“An Inescapable Truth”: Remarks by CIPE Chairman Greg Lebedev to NED Conference on Rebuilding Democratic Momentum

12.09.2021 | Greg Lebedev

“An Inescapable Truth”

We talk a lot about defending democracy when in fact we should be focused upon advancing democracy — or, more specifically, advocating for the free enterprise system — anywhere in the world because it is inextricably linked to democratic governance.

I’m afraid to say that when we talk about democracy, we can get a little lazy. Our habit is to discuss it in a philosophic fashion, as a lofty concept with aspirational attributes.

However, we should take the harder path — the path that the NED family takes — and begin to appreciate and implement the less elegant but more important “ingredients of democracy,” the stuff it takes to make the concept a reality. And it’s that understanding that leads us — CIPE and the business community — to acknowledge that for democracy to exist and flourish we must accept that we live in a new era in which democracy is not just led by governments, which can be ham-handed or heavy-handed.

Democracy is a function of the relationship between business and government. We are conjoined. We need each other.

To be successful today, democracy must be built upon inclusive and innovative discourse and advocated and embraced throughout a society. And any conversation about how a city or a province or a country should operate must be enlarged beyond public officials to include the most practical and effective voices within the society – and that’s usually the private sector and its stakeholders.

More simply said, democracy is a function of the relationship between business and government. We are conjoined. We need each other, even though we hate to admit it.

A robust free market economy lubricates a society and permits democracy to exist as no other condition can. As we regularly witness, frail countries with fragile economies are places where democracy is in decline. Too few governments recognize that to cure their economic ills and begin to repair their democratic institutions they must enable and encourage the only engine available: private enterprise.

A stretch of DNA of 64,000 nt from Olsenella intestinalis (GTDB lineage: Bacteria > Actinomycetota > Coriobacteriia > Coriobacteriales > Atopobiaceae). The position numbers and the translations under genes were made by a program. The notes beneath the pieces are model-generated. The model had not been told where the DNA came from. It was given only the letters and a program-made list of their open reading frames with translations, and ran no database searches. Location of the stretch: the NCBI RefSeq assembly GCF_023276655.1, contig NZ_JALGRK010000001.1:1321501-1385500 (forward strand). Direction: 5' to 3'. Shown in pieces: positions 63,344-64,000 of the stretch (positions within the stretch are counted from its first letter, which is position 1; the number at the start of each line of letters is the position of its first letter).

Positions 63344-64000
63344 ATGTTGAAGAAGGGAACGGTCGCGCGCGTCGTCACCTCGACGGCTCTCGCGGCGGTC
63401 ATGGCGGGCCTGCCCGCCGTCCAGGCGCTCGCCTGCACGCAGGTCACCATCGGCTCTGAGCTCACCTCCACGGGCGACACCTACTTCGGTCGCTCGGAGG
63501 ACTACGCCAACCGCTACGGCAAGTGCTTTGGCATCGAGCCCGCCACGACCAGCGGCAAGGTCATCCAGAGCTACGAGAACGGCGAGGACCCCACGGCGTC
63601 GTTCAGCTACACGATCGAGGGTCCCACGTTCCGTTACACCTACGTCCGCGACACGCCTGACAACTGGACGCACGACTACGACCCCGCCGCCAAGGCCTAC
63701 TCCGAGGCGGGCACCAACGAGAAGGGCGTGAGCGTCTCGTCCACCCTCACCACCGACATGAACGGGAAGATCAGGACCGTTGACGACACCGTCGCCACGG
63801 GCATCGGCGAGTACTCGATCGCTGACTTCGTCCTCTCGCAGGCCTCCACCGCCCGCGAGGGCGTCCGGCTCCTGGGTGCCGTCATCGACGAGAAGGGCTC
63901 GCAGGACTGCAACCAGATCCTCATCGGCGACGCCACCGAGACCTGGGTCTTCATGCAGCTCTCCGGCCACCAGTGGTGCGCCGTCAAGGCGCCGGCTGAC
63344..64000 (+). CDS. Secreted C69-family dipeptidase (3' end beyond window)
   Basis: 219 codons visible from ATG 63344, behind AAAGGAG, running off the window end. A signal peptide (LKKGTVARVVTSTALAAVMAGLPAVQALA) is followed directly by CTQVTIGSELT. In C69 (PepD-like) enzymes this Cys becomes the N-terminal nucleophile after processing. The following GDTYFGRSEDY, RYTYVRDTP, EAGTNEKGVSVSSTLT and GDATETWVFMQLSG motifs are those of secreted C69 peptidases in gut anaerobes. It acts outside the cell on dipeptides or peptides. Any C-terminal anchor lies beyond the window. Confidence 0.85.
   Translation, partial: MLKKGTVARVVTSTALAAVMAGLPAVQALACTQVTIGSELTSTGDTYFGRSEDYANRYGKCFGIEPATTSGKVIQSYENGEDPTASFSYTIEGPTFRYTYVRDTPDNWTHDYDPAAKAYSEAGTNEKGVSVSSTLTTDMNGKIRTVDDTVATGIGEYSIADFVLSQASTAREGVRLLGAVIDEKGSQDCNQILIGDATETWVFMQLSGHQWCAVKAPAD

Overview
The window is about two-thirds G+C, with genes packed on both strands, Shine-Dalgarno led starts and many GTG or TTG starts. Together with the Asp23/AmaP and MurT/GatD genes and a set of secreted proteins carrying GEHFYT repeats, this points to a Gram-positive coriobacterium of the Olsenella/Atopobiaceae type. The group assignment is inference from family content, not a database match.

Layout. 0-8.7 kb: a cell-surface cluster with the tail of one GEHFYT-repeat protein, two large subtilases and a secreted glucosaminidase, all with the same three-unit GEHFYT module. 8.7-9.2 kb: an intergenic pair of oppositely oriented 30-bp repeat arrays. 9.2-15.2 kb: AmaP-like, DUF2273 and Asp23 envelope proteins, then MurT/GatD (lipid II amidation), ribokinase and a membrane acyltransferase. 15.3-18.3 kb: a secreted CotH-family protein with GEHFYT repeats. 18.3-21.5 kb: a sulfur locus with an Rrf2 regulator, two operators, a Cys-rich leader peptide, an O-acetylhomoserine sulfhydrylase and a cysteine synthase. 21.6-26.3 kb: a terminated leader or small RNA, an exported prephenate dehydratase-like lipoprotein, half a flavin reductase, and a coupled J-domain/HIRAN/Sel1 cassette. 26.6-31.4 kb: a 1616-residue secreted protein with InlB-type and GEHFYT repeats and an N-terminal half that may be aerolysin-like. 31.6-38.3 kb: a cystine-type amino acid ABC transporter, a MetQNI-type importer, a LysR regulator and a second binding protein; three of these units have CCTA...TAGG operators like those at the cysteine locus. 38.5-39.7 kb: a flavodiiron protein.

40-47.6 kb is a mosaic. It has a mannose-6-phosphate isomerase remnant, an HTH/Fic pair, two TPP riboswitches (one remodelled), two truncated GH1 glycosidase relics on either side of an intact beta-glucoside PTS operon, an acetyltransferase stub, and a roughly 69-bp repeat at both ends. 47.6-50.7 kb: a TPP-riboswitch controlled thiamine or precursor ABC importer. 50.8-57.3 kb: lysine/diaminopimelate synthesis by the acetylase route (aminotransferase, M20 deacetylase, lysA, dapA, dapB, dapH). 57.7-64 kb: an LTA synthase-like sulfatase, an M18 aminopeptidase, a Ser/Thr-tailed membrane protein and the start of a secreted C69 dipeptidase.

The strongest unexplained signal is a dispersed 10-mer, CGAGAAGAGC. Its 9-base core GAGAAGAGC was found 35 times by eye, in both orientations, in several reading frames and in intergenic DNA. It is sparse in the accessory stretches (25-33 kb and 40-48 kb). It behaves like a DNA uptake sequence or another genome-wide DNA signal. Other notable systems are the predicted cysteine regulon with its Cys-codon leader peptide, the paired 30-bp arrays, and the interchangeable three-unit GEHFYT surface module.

Business and government must be partners, not adversaries, if democracy is to survive.

For some, these are uncomfortable lessons. On too many occasions it is a government’s tendency to act without expertise; to fail to appreciate that free market capitalism is the answer to its economic woes and not the culprit. But for business and labor to do its job for any society, there must exist those old-fashioned “ingredients of democracy:” rule of law, accountable public governance, citizen engagement, political participation, gender equity and a common concern for ethical conduct and environmental stewardship. In other words, an environment conducive to business success.

So, it’s an inescapable truth that business and government must be partners, not adversaries, if democracy is to survive. Each must recognize and enable their respective roles. The government’s job is to create an “ecosystem for enterprise” which strikes a balance between necessary regulations and the freedom to operate and establishes the framework within which the private sector and the free enterprise system can do those things which only it can do: create opportunities for meaningful labor, compete ethically, provide sustainable services, generate revenue and be both innovative and charitable. In short, serve as the economic platform for democratic governance.

The lesson that must be learned over and over is that a healthy free market economy is the fiber that holds democratic societies together. It’s the private sector, big and small, that helps guarantee that the hard work of democracy delivers for all citizens.

The preceding remarks were presented by CIPE Chairman Greg Lebedev at the National Endowment for Democracy’s 2021 Rebuilding Democratic Momentum conference in Washington, DC.